I was recently loaned a book by a teaching colleague: “Teach Like Your Hair’s On Fire” by Rafe Esquith which is quite an inspiring (if somewhat intimidating) read for teachers.
One of his philosophical teaching strategies to cultivate a healthy sense of ethics among his (5th grade) pupils is the following ‘hierarchy’ of motivations which he has his students learn and look for as they observe culture and entertainment. It has ramifications for how teachers encourage this, or what we settle for (i.e. “you’ll catch it hot from me if I get a bad report from the substitute.” [level 1] or “You’ll get an extra recess as a class if the sub gives me a good report.” [level 2] and so forth.) Without further ado, and here for your comment is his list of six reasons, in ascending order of desirability and value, for behaving well or refraining from misbehavior.
From his book, pp. 14-22:
- I don’t want to get in trouble.
- I want a reward.
- I want to please somebody.
- I follow the rules.
- I am considerate of other people.
- I have a personal code of behavior and I follow it.
If you’re like me, you may wonder about the last one (and why it would be ‘superior’ to #5 instead of being more like a repeat of #4) But his explanations did go on to make that a bit more clear. He put #4 out there as reflective of somebody who is obsessed with rules/fairness/consistency, etc. We all know the type (or are the type ourselves) - the person who will pore over the game rule book because they can’t stand the thought of anybody deviating from established and authoritative rules. Whereas #6 was meant to be more reflective of people who not only fully embody #5, but also don’t care what others think about them (and have no desire that their good deeds be known.) I.e. they have escaped the need to be respected or praised or acknowledged for their good work - all the trappings of the lower levels.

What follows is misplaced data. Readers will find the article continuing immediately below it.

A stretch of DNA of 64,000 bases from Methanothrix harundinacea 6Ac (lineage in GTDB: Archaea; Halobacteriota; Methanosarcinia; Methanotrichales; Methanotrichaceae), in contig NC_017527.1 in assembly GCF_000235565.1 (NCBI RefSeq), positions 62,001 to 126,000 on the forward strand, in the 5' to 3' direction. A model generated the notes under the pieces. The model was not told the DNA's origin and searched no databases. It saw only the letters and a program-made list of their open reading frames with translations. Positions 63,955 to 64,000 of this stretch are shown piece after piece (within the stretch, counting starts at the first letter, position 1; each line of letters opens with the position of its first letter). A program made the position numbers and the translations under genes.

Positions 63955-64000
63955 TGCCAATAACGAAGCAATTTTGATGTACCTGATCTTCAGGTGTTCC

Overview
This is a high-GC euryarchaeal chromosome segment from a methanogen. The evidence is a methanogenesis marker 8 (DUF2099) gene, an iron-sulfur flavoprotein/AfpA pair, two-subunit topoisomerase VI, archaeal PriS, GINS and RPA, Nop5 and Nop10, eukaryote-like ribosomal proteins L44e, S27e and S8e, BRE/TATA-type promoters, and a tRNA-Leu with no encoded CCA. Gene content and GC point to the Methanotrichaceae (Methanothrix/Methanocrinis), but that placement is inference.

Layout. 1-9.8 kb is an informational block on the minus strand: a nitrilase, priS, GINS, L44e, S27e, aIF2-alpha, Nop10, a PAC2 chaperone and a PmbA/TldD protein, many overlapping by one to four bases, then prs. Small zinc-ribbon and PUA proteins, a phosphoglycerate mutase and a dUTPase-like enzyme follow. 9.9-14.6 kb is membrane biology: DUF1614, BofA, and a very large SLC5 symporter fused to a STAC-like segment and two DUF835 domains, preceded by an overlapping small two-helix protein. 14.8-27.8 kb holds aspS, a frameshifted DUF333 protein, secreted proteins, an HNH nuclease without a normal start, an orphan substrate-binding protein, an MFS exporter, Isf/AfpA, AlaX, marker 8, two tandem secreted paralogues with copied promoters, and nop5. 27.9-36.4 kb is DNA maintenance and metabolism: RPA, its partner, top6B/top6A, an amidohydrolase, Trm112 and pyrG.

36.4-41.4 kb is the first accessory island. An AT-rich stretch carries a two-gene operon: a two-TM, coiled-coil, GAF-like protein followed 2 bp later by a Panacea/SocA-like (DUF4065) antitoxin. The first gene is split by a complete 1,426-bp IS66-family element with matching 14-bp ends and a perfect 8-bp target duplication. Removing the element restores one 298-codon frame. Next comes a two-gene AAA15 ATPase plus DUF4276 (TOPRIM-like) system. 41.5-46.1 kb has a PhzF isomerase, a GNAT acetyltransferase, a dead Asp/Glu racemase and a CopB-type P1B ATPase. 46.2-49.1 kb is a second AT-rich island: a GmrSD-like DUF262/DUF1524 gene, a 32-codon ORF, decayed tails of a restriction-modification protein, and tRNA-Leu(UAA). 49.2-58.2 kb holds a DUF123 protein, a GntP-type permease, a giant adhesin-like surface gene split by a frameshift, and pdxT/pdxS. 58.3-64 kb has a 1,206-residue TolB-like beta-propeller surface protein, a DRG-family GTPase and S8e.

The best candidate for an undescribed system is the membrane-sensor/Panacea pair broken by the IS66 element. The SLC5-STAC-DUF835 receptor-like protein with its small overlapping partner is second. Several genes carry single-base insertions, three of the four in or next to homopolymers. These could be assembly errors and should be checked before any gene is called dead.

In any case, I’m finding all this ripe for reflection and inspiration for how we deal with life and train up our kids.